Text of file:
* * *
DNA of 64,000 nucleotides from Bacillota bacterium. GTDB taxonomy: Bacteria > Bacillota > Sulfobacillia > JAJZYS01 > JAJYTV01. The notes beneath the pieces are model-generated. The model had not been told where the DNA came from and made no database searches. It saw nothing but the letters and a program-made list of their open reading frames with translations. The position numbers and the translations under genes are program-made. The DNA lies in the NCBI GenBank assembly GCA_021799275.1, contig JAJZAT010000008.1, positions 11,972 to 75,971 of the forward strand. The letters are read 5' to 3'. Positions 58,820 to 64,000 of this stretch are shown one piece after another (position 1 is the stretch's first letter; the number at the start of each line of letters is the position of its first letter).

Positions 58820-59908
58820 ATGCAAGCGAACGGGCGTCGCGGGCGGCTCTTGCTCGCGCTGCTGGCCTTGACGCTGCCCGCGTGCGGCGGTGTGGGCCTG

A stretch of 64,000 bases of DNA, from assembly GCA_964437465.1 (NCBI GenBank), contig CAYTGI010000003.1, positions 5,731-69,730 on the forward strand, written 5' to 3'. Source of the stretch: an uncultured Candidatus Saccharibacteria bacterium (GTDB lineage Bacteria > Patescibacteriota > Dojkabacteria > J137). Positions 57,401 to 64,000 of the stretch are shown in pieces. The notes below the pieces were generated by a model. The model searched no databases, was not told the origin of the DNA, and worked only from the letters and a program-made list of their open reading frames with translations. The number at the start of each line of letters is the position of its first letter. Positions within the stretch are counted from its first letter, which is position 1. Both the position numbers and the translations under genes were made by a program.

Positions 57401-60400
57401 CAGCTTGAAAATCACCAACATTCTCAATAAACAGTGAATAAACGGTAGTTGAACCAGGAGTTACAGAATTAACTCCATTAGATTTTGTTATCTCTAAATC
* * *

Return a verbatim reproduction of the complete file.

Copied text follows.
DNA of 64,000 nucleotides from Bacillota bacterium. GTDB taxonomy: Bacteria > Bacillota > Sulfobacillia > JAJZYS01 > JAJYTV01. The notes beneath the pieces are model-generated. The model had not been told where the DNA came from and made no database searches. It saw nothing but the letters and a program-made list of their open reading frames with translations. The position numbers and the translations under genes are program-made. The DNA lies in the NCBI GenBank assembly GCA_021799275.1, contig JAJZAT010000008.1, positions 11,972 to 75,971 of the forward strand. The letters are read 5' to 3'. Positions 58,820 to 64,000 of this stretch are shown one piece after another (position 1 is the stretch's first letter; the number at the start of each line of letters is the position of its first letter).

Positions 58820-59908
58820 ATGCAAGCGAACGGGCGTCGCGGGCGGCTCTTGCTCGCGCTGCTGGCCTTGACGCTGCCCGCGTGCGGCGGTGTGGGCCTG

A stretch of 64,000 bases of DNA, from assembly GCA_964437465.1 (NCBI GenBank), contig CAYTGI010000003.1, positions 5,731-69,730 on the forward strand, written 5' to 3'. Source of the stretch: an uncultured Candidatus Saccharibacteria bacterium (GTDB lineage Bacteria > Patescibacteriota > Dojkabacteria > J137). Positions 57,401 to 64,000 of the stretch are shown in pieces. The notes below the pieces were generated by a model. The model searched no databases, was not told the origin of the DNA, and worked only from the letters and a program-made list of their open reading frames with translations. The number at the start of each line of letters is the position of its first letter. Positions within the stretch are counted from its first letter, which is position 1. Both the position numbers and the translations under genes were made by a program.

Positions 57401-60400
57401 CAGCTTGAAAATCACCAACATTCTCAATAAACAGTGAATAAACGGTAGTTGAACCAGGAGTTACAGAATTAACTCCATTAGATTTTGTTATCTCTAAATC